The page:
Newspaper Page Text
Buy From I People: W Over Out Columns.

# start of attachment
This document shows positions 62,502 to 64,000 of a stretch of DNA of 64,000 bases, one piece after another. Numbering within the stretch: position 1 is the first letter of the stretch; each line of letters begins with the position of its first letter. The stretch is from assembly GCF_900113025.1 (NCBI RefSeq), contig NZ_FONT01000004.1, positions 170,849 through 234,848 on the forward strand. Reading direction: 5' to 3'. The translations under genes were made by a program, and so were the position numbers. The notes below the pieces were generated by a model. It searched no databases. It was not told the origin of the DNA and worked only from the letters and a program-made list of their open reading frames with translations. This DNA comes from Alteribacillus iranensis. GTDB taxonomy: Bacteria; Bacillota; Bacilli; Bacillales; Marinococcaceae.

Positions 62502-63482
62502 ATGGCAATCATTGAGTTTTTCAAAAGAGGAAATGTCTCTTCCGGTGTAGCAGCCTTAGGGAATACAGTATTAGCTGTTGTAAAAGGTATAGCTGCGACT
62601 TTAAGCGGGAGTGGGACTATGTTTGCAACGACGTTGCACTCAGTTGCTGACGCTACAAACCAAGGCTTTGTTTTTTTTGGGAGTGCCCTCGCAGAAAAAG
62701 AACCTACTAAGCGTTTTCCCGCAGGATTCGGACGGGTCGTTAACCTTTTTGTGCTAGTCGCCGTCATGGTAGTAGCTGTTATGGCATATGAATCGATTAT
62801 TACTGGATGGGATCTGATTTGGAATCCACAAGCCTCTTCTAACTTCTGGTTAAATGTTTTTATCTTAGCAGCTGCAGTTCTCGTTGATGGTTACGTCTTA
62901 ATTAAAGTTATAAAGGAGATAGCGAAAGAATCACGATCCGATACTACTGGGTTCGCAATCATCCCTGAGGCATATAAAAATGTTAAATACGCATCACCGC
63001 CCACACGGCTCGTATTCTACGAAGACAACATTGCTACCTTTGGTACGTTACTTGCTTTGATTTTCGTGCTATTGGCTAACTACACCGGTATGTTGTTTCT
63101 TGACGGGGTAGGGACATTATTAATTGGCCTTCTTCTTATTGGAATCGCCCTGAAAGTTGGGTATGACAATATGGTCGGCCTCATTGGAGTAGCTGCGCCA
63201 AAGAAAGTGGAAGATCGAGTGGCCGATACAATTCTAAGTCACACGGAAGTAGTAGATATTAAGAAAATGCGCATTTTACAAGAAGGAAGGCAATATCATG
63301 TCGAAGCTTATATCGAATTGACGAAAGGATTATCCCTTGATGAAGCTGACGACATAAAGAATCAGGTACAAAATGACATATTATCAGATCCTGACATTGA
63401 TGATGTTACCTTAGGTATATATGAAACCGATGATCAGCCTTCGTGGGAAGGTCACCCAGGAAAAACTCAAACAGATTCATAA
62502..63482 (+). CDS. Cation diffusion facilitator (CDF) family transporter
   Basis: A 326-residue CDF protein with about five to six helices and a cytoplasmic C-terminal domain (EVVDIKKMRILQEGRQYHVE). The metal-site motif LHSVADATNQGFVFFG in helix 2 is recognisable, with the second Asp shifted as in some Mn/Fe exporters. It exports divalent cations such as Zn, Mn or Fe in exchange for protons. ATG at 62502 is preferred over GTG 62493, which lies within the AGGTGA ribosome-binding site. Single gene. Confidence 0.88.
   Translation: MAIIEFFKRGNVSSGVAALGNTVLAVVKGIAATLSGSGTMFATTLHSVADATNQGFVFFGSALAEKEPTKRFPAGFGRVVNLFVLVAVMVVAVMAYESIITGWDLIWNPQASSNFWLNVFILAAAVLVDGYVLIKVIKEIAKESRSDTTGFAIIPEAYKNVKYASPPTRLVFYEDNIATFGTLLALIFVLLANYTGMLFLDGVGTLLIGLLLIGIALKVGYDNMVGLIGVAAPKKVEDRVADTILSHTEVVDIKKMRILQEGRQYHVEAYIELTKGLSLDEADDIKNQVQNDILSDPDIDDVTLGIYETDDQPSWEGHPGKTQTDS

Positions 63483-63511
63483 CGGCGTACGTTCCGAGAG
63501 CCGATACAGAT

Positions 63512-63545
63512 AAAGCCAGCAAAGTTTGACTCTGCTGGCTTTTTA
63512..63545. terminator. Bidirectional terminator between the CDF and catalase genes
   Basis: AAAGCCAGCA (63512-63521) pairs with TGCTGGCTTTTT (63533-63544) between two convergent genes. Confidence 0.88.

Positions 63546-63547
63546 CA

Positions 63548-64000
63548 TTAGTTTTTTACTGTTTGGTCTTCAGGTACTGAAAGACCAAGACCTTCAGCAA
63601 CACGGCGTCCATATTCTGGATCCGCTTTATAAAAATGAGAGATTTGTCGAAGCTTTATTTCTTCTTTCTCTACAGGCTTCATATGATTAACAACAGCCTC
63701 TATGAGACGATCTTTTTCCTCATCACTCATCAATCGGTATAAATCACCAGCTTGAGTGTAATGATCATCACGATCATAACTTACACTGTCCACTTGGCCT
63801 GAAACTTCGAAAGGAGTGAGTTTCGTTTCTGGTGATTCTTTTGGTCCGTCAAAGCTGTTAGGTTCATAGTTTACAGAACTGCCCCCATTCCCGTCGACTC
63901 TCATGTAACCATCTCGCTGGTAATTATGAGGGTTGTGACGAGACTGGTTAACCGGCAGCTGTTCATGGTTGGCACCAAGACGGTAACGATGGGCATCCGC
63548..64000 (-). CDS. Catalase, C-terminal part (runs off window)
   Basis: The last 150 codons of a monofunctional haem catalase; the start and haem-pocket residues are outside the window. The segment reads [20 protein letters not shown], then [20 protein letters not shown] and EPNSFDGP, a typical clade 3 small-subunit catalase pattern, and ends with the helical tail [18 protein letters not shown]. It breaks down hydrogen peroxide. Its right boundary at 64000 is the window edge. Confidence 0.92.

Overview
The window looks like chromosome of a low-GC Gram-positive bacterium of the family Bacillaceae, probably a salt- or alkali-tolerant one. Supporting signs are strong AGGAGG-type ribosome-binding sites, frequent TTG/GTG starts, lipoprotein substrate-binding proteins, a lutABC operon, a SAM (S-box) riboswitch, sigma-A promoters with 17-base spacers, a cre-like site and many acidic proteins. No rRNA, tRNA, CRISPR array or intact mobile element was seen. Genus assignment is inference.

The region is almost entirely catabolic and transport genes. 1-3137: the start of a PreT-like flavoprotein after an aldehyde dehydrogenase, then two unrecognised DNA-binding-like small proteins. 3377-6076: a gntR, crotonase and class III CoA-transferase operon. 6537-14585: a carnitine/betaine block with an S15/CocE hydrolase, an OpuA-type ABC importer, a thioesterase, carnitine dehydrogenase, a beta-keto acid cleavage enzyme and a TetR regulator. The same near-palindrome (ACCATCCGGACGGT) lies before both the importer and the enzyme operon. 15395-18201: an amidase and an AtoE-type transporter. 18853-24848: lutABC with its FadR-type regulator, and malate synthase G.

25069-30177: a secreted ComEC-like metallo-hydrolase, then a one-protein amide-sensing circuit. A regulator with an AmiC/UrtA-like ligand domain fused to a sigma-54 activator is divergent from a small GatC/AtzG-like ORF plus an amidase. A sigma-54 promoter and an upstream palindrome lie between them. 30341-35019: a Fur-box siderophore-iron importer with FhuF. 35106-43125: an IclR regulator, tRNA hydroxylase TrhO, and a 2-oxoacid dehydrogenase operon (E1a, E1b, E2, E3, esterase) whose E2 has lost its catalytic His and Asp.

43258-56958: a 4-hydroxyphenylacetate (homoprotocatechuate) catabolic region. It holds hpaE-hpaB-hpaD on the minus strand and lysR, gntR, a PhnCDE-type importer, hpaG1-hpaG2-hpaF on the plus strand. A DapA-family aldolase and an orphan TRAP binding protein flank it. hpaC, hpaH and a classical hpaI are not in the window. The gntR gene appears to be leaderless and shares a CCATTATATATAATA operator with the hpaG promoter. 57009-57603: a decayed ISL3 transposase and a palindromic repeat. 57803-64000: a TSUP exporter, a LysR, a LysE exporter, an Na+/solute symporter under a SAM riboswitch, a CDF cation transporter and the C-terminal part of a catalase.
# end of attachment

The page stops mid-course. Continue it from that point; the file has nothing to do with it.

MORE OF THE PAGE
. WEATHER ' Wanner, slowly rising temper- ature. Try a Want Ad in the Palladi- nm today. WKEKLY ESTABLISHED 1831. DAILY ESTABLISHEi" WW. RICHMOND DAILY PALLADIUM, THURSDAY MORNING, DECEMBER 15, 1904. SINGLE COPY 2 CENTS. RIWOM HA PALLADIUM'S CHRISTMAS FUND ELL-FATEO ? NO. TWENTY TRAIN FALLS THROUGH BIG BLAZE YESTERDAY B EAT .Daily .1HUHL AST 6E RIDG GERMAN THREE BUILDINGS GO UP IN A BLAZE AT EARLY HOUR WORK OF All INCENDIARY Is Supposed to Have Caused the Con flagrationEstimated Loss is $10,000. The worst fire in the history, of East Germantown occurred at 2 o'clock j-esterday morn ing. One half a block in the cen ter of town was burned io the ground and scarcely a thing saved. Fortun ately most of the buildings burned were covered by insurance. The ori gin of the fire is supposed to have been the work of an incendiary. The fire started in the grocery building of Gipe Brothers and it was thought at first to have been caused by the fire that was left burning in the stove, but the Gipe Brothers say thre there was not enough fire in this stove to do any damage. They say that the fire started on the north wall on the outer side of the building. Before locking the store up for the evening the ash tray was,emptied in to the street into the snow and as the stove was left two-thirds full of burned coals, is fifteen feet away from the north wall of the building and is surrounded by zinc, they think it is very improbable that the , The'following is the -ust oi. build ings burned down and the estimated loss and insurance: Loss Ins. Walnut Level Hotel ..$3,100 $1,800 Gipe Bros. Store $1,700 $1,500 Mrs. Carpenter's Res.. $1,000 $ 400 Total $5,S00 $3,700 The I. O. O. F. lodge was on the third story of the old hotel building and not a thing was saved. The two lower stories of the building were occupied by Mr. Davis, a saloon keeper, and W. D. Kochers'who had a barber shop on the ground floor. The hotel was on the east of the Gipe Brothers store and not a thing was saved from it. Mr. Davis and family escaped from the flames with only the clothes they had on their backs. The loss sustained by the I. O. O. F. lodge is covered by insur ance amounting to $2,200. The resi dence of Mrs. Carpenter was west of the Gipe Brothers store and was gutted from roof to basement. Mrs. Carpenter escaped without injury and also managed to save some of her belongings. There is no fire department or fire apparatus in East Germantown and consequently it was impossible for the residents to fight the flames, which for awhile threatened the whole town, and the only thing that they were able to do was to keep the buildings near the scene of the conflagration, drenched with wa ter. This was the only thing that pre vented every building from being swallowed up by the fire demon. When the fire started a stiff breeze aided the flames in gaining headway and before any one realized the great danger, the fire had licked it's way to the Carpenter building and the old hotel building. A request for assist ance was sent in to the Combridge City fire department but too, late to be of any assistance. ' The fire presented a brilliant and alarming appearance. The heavens reflected a crimson hue and sparks and chunks of burning wood were hurled into the air and fell on the roofs of buildings two and three squares distant. The town was in a state of wild excitement and many people were on the verge of panic. The fire spasmotically flared out into small flames until a late hour in the morning. The two . lower floors of the eld hotel building were owned by Lincoln Hebble and it is not known what he figures his loss to be. The safe in the I. O. O. F. hall was left open and many valuable papers were burned. A new addition had just been com pleted to the lodge hall and it was to have been occupied shortly. The East Germantown postofliee was located in the Gipe Brothers store. Everything was lost. The post office will now be located in the Sour beer Drug Company's store room. The Gipe brothers will move into their building across the street from their old store and will be ready for business by the first of the year. The probable total loss will amount to $10,000 with about $4,500 insurance. Christian Alliance Meeting. Charlotte, N. C, Dec. 15. A con vention of the Christian and Mission ary Alliance began here today and will continue until the 18th. Among the distinguished speakers will be Rev. Dr. M. M. Bales and Dr. E. A. Funk, of New York, and Dr. R. J. Parker, missionary to Porton Rico. The work of the Aliance is princi pally that of giving the gospel to the heathen world and large sums have been raised for, the purpose by the organization. STRANGE ACTIONS MRS. CHADWICK A CABLE RECEIVED FROM DR. CHADWICK IN PARIS NOW AT CLEVELAND, OHIO Some of the Many Things Connected With the Exceptionally Strange Case. Cleveland, O., December 14. The Plain Dealer today published the fol lowing cablegrams that have been ex changed by Dr. Chadwick in Paris and his wife in New York: ,Dr. Chadwick 's cable: " j "Can I be of any service? If so, I i will take first steamer. Keep up cour age. Airs. Chadwick 's reply: "Don't come. You could do no good. Thanks for offering assist- ance. j Poughkeepsie, N. Y., Dec. 13. Extraordinary precautions were tak en by United States Marshal Ilenkel before he left Mrs. Chadwick in the hands of his Ui-puty Marshals at one hundred and twenty-fifth street, New .York. All her baggage was overhaul 'ed and two fiasKs were taken from a bag carried by her maid as well as a pair of scissors. The windows of her stateroom were fastened down by wedges. "I have reason for taking these precautions," were Marshal Ilenkel 's last words. lie would not discuss the precautions further. "Mrs. Chadwick was not left alone after bearding the train. James P. iKelker or Joseph Kumb, the United States deputy marshalls who are es corting her to Cleveland, remained either in her stateroom or sitting tjust outside it with the door partly opened. She had as baggage three Ismail satchels and a cardboard box. The smallest of the bags was carried by Mrs. Chadwick. and she admitted to cue of the Deputy Marshals that it contained valuable papers. j Mrs. Chadwick was cheerful on her .ride this evening. She was smiling j and almost buoyant in spirits. She promised tonight that she would make everything clear in Cleveland, and in view of the difficulties which beset her, her apparent hopefulness and certainty of a happy ending of her troubles is one of the remarkable features of the sti'ange case. She would, not explain what led her to change her mind and go to Cleveland, and says she will make no attempt there to obtain bail in the Ohio city. The motive for her return to Cle veland may develop on her arrival there tomorrow. " . . . BEGINS IN HEALTHY MANNER AND WILL KEEP GROWING THOSE SANTA WILL MISS Will Have Their Hearts Gladdened A Little Girl -Writes a "r Letter. Santa Claus is due in Richmond ten days hence and he-is going to bring with him a lot of presents for? youngsters of this city, but Santas is an awful busy man on Christmas eve, having to scoot down tne clum-' neys of so many homes throughout irev the Big Four from Cambridge the world, that he is liable to forget' City on account of the bridge at some children in Richmond, , princi pally the poor children who have,jip chimneys for him to go down, so 'the Palladium is starting a fund which will be turned over to five prominent J ladies of this city who will buy pres-4 ents for these poor children who San ta will no doubt fail to call on. The time is short, the cause a wor thy one and every man, woman and child in the city, who Saint Nick is bound to visit, is urged to contribute no matter bow small the sum, so that every poor child in Richmond will have his or her lonesome little heart gladdened by at least one Christmas token on the day when "all the rest of us are so happy and gay. Send your name to the Palladium by mail or carrier or bring it personally. The name of each donor will be pub lished each day. Remember the. words of the Savious "It is better Jo'vejjtepleifvho were on the trai than iojefe." at Newcastle ine toiiowing letter was in tne Palladium's mail yesterday after noon: Dear Mr. Palladium: I am a little girl what lives in the south part of the city and I have sent an invitation to Santa to visit me on Xmas eve and mamma says he will. I know lots of little girls and boys what he wont visit and I am going to save some money and give it to you to give to Santa. Papa says that newspapers knows lots of things they oughtent to but they are awfully good to the poor and needy. Your Little Friend, Mable: Contributions Made. The following contributions were made yesterday to the Palladium's popular subscription fund to pur- chase presents for the poor children of this city: The Palladium $5.00 Friend of poor 5.00 Mrs. Madison Swadener 1.00, X. . Z 1.00 Little Friend 05 P. R. 1.00 H. C 1.00 Total $14.05 Change in Fruit Schedule. New York, Dec. 15. Beginning to day the Transcontinental Freight Bureau will f again cancel all rates now in effect in connection with southeastern lines on traffic to, from or passing through Pacific coast ; terminals, and to, from or passing through points east of the Mississippi. This decision hits the California shippers of citrus fruit and shuts them out of Kentucky, Tennessee, Virginia and Mississippi. Frank Feasel. Edward Shute and George Alexander, of "Williamsburg, were in the city yesterday on business. I PALLADIUM SANTA GLAUS FUND j Following the advice of several prominent people the Palladium will start a fund for making the poor children of the city happy on Christmas day. The list of generous donors will be published for poor children. Who will be money to the Palladium. ON ACCOUNT OF WRECK AT GERMANTOWN DETOURED VIA BIG FOUR And Became Derailed When Going on Pennsylvania Tracks at Newcastle. : Pennsylvania train No. 20 from St. Louis, was derailed on the Four "Y" at Newcastle abo Big about 5 o'clock yesterday afternoon and did not . arrive here until 1 o'clock this morning, ihe tram was detoured ov- Germantown being destroyed. The trip to Newcastle was made in safety but when the train .endeavored to reach the Pennsylvania tracks it be came derailed. The wrecking crew from Richmond was sent up about 7 o'clock to assist the regular train crew in getting the train back. The derailing of the train caused con siderable inconvenience to a number of passengers at the local depot who were waiting for trains going east. One man made the statement that he had been waiting sinve 4 o'clock yes terday afternoon to go to Dayton and thought that he could be able to go every hour, but he was still at the depot at midnight. Trains from Cincinnati were on time, and those goir north on the G. R. & I. ran reg ular, but otherwise the trains were all off schedule. A number of local train when it took the Our railway back to' Cambridge City and then came to Richmond on the interurban, arriving here about 11:30. CHRISTMAS' FUND COMMITTEE CHOSEN. The following ladies yester- day were chosen to act as mem- bers of the Palladium's Christ- mas popular subscription fund committee : Miss Kate Van Dusen, St. Paul's Episcopal church. Mrs. George Smith, First M. E. church. Mrs. John Kamp, St. Mary's Catholic church Mrs. Joseph Beck, Trinity Lu- theran church. Miss Mary Shiveley, First j Presbyterian church. Miss Elizabeth Candler, citv missionary for the Associated ( Charities, has kindly consented to aid this committed in every j way possible and will furnish a list of the poor children who she thinks best to giye pres- ents to on Christmas day. The above named committee will handle all funds sent to the Palladium and will purchase the gifts. The ladies composing this committee are requested to meet at the Palladium office at 10 o'clock the Friday morning before Christmas. Leg Broken. W. F. Thomas had his left leg broken in an accident at the C C. & L. freight house yesterday morn ing. He was removed to his home in the city ambulance by Driver Liv ensbersrer. pre? the first donor f Bring or send Many to Spear Fish in Minnesota. St. Paul, Minn., Dec. 15. Fishing in i he fish houses is expected to prove more popular than ever among the farmres living near lakes this sea son. The season for spearing fish for home consumption only began today and continues to the first of April. The licenses for this privilege have been issued principally to Indians and farmers. Yale's New Treasurer. New Haven, Conn., Dec. 15. Mr. Thomas Lee McClung, the new treas urer of Yale University assumed the duties of his iosition today. He suc ceeds Morris F. Tyler, and is a grad uate of the class of 1S92. Mr. Mc Clung was formely assistant General Freight Agent of the Southern Rail way and lived in Memphis, Tenn. The fire department" was called late yesterday afternoon to the residence of Thomas Carroll, in North Twen tieth street. A defective Hue had set" fire to the roof. The blaze was extinguished befoi-e it had done much damage. DIVORCE SUIT COMPROMISED AND THE EXPECTANT THRONG GREATLY DISAPPOINTED WITNESSES NOT HEEDED The" Much Talked of Mount Divojge Suit a Thing of the Past Tried at Rushville. Rushville, December 14. Much to the disappointment of those who had assembled in the court house, this morning, hoping to hear sensational revelations from the lips of the fair plaintiff in the much talked of Mount divorce suit, not a witness was put upon the stand. Several depositions were read from persons at Logansport, Kokomo and Aurora, but as these were uniformly favor able to the plaintiff, being introduced in her behalf, the crowd rapidly thinned out. At 11 o'clock, court took a recess by agreement of attorneys on both sides, until 1:15. When court con vened again, at that hour, the an nouncement was made that a com promise had been affected, when the court again adjourned. While the matter of the divorce istelf is still in abeyance, it is un derstood that all opposition to the plaintiff's plea will be withdrawn and that she will be granted a de cree on the evidence that had already been submitted when the question of alimony was settled out of court. No positive information could be had upon the point, but one -kIio was in a position to know said that a guess of $S,500 would not miss the right figure far. Telephone messages were sent to Connersville at once, inform ing witnesses that they would not be needed. Those here are glad it is all over and that they can go home, to si ay. It is told herp that a Connersville business man, thinking that the Con nersville papers would not give full details of the trial because of the so cial prominence of the parties in volved, ordered several hundred copies each day during the trial from a Rushville publisher, who promised to "tell it all." South Side Improvement Association. At a meeting held last evening of the South Side Improvement Associ ations board of directors, the follow ing officers were elected: President, A. W. Blickwedel; vice president, Adam Brinker; secretary, Matt Von Pein; treasurer, Anton Stolle. YESTERDAY AFTERNOON WITH FATAL RESULTS BRAKEMAll DEWITT KILLED Meets His Death in a Horrible Man nerAccident Caused by a De railed Car. While the residents of the i?ace ful little town of East Germantown were recovering from the effects brought about by yesterday morn ing's big fire, they were plunged into another furor of excitement yester day afternoon about 2:10 o'clock when the last three cars on the sec ond section of the west-bound Penn sylvania fast freight No. 83 plunged through the bridge over Ma Hinsdale creek on the western outskirts of the town, pulling down the bridge, killing rear brakeman Charles De Witt, of Indianaolis, and slightly injuring Conductor Edward IIulz, also of Indianapolis. All traffic was completely blocked yesterday afternoon and the wreck crew of the Richmond division was at work clearing up the debris. About 5 o'clock in the afternoon a wrecking cri -.v from Indianapolis ar rived and the work continued with out interruption all of last night. It is not definitely known just how the wreck occurred, but judging from ilia o nrio i -o ti rt . F 4 1 A 4?. -. - 6 which were nearly cut in two, the axle on the third car from the rear of the train, which consisted of ten cars, broke, derailing this car and tearing up the bridge to such an ex tent that it collapsed under the heavy freight. The train was a through-bound freight and -it left Richmond about 1:30 p. m., and was running at a fast rate of speed when going through East Germantown. It is evident that the axle on the car which was derailed, a coal car, broke just before the bridge 'was reached. The car was thrown lengthwise. Suddenly, when the fourth car from the rear reached the western end of the bridge, the structure broke in twain and with a crash the whole bridge gave in, hurling the two rear coal cars down into the ice-covered creek and dropping the caboose on top of them. Riding in the caboose was rear brakeman Dewitt and Conductor IIulz, who is a brother of Charles IIulz, of this city. De Witt was in the top bunk of the caboose, while llultz was seated below. When the car fell DeWitt was hurled through a window and the unfortunate man fell into the water underneath the wreckage and was literally crushed to death. IIulz stayed in the ca boose. When the wreck crew arriv ed they at once turned their atten tion to the caboose, where they ex pected to find the lifeless body of the conductor. The side of the car, which remained above water was ripped off and IIulz pulled out. By 'seme freak of chance he was found to be suffering with only a few slight ' injuries. It took some time to clear lout the wreckage over the dead j brakeman. He was found lying in the water and his body crushed so badlv as to be nearly unrecognizable. The bridge was built in 1SS9 and was an iron structure. When it fell the top row of massive stcnes on the east abutment were torn from their places and deposited into the creek. A few minutes after the accident oc curred crowds began to swarm about the scene, attracted there by the ter rible crash that was made when the structure fell and when the news reached Richmond many went out on the 3 o'clock interurban. The scene presented shortly after the ac cident beggars description. The re ' mains of the two freight cars and 'the caboose with the iron work and ! ties of the bridge were strewn about I (Continued on page four.)